A century ago, Detroit’s municipal public transit system was the envy of the world. Today, the region has a vast highway network, but public transit has been cut to the bone, stranding hundreds of thousands of people across the Motor City area. Michigan’s largest region urgently needs a reconstructed transit system that reconnects communities and rebuilds metropolitan prosperity.
In 2012, Trans4M brought together hundreds of citizens to advocate for a new four-county Regional Transit Authority (RTA) capable of coordinating local transit service, building rapid transit lines, and allowing citizens to approve new funding. After a tumultuous year, their hard work was rewarded as the RTA opened for business – the most significant step forward for metro Detroit transit in decades.
Now the RTA needs to hit the gas and make up for lost time. It must engage the public to develop a transit plan that improves local bus service and builds new rapid transit lines. For too long, metro Detroit has shortchanged public transit, and that needs to change. We are urging the RTA to allow the region’s people to vote on new transit funding in November 2016.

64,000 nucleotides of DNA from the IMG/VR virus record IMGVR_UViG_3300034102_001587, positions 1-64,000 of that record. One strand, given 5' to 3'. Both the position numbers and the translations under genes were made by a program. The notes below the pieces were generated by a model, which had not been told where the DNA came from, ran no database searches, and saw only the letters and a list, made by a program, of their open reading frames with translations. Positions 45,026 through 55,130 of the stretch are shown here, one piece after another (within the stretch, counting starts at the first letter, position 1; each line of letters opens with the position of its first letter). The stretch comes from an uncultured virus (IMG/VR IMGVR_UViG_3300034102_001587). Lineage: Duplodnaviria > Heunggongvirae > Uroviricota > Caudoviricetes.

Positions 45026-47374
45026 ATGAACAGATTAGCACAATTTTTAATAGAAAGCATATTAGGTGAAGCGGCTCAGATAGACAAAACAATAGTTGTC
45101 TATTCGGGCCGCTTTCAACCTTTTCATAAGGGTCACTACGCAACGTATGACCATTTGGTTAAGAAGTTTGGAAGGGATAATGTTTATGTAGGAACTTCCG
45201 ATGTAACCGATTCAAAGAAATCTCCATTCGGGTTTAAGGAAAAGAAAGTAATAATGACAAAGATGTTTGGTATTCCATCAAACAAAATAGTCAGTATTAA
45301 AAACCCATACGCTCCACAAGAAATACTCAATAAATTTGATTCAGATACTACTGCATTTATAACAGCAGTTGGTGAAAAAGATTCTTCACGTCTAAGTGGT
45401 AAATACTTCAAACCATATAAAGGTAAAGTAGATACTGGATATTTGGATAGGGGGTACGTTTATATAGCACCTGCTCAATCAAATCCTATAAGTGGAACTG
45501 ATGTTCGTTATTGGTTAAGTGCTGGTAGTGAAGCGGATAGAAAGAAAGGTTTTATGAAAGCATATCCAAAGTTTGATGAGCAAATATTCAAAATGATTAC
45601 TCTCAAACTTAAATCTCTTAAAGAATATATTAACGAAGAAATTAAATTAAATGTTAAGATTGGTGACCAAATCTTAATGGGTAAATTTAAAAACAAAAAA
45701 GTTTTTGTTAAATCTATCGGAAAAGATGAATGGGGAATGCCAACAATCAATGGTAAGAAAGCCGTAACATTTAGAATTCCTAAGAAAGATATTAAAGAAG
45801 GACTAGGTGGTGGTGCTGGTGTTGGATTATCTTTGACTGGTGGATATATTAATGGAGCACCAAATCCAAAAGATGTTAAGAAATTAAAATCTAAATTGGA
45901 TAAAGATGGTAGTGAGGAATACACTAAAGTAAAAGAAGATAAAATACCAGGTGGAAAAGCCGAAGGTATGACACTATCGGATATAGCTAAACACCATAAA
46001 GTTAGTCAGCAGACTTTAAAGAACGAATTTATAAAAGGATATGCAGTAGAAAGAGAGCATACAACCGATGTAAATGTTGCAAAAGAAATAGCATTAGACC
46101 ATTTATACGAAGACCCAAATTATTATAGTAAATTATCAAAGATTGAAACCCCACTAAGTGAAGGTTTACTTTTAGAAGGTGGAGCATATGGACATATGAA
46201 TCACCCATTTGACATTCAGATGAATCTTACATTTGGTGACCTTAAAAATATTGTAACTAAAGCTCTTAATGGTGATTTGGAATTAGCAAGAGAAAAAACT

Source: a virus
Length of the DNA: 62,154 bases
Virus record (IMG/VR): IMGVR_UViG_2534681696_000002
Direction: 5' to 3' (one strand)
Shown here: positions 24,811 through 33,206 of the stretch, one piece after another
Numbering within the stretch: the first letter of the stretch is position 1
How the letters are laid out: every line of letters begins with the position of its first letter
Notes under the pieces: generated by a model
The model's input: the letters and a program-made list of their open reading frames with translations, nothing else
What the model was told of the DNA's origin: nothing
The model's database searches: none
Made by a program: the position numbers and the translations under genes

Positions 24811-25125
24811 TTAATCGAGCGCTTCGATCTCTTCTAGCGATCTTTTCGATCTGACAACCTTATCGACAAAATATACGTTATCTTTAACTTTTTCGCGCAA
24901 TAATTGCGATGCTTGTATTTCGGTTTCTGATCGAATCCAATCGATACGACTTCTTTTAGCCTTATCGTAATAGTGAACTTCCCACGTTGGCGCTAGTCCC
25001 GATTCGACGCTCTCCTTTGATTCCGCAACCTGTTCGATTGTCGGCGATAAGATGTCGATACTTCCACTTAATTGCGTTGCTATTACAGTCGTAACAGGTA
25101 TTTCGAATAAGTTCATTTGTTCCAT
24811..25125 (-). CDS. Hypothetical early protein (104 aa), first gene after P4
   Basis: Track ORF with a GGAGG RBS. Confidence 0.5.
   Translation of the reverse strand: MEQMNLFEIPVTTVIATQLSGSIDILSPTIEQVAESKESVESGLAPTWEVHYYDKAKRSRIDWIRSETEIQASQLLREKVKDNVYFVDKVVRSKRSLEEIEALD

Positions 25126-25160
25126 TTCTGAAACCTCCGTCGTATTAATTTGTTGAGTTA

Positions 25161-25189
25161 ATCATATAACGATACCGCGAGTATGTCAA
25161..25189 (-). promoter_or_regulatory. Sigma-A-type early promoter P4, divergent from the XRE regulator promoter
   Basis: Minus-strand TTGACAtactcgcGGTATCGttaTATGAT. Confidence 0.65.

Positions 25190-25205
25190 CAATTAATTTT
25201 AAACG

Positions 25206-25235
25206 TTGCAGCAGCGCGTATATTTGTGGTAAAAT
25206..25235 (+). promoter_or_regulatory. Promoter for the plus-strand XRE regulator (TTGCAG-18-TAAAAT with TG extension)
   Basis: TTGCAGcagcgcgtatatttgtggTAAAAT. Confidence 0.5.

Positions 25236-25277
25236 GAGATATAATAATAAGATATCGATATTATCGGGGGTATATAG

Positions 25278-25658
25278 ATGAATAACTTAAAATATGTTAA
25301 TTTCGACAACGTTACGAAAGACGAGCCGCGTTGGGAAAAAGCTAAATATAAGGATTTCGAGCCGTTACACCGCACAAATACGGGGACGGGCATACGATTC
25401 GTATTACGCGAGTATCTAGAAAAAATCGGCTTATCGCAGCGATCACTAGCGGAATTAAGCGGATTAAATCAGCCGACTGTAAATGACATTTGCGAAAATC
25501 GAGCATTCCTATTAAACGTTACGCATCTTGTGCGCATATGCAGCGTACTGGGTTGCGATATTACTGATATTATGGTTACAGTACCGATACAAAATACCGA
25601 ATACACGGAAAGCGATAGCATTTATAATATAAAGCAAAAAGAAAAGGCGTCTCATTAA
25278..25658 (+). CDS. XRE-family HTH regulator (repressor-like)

Acting together, we can overcome metro Detroit’s historic disunity and bring a new birth of transportation freedom to the state that put the world on wheels.
Members of the regional transit work group include the Metro Coalition of Congregations, the Michigan Suburbs Alliance, MOSES, the Sierra Club of Southeast Michigan, the Michigan Association of Railroad Passengers, and Transportation Riders United.
To get involved, contact campaign coordinator Joel Batterman, MOSES Policy Coordinator (Trans4M Core Member), at jbatterman [at] mosesmi [dot] org.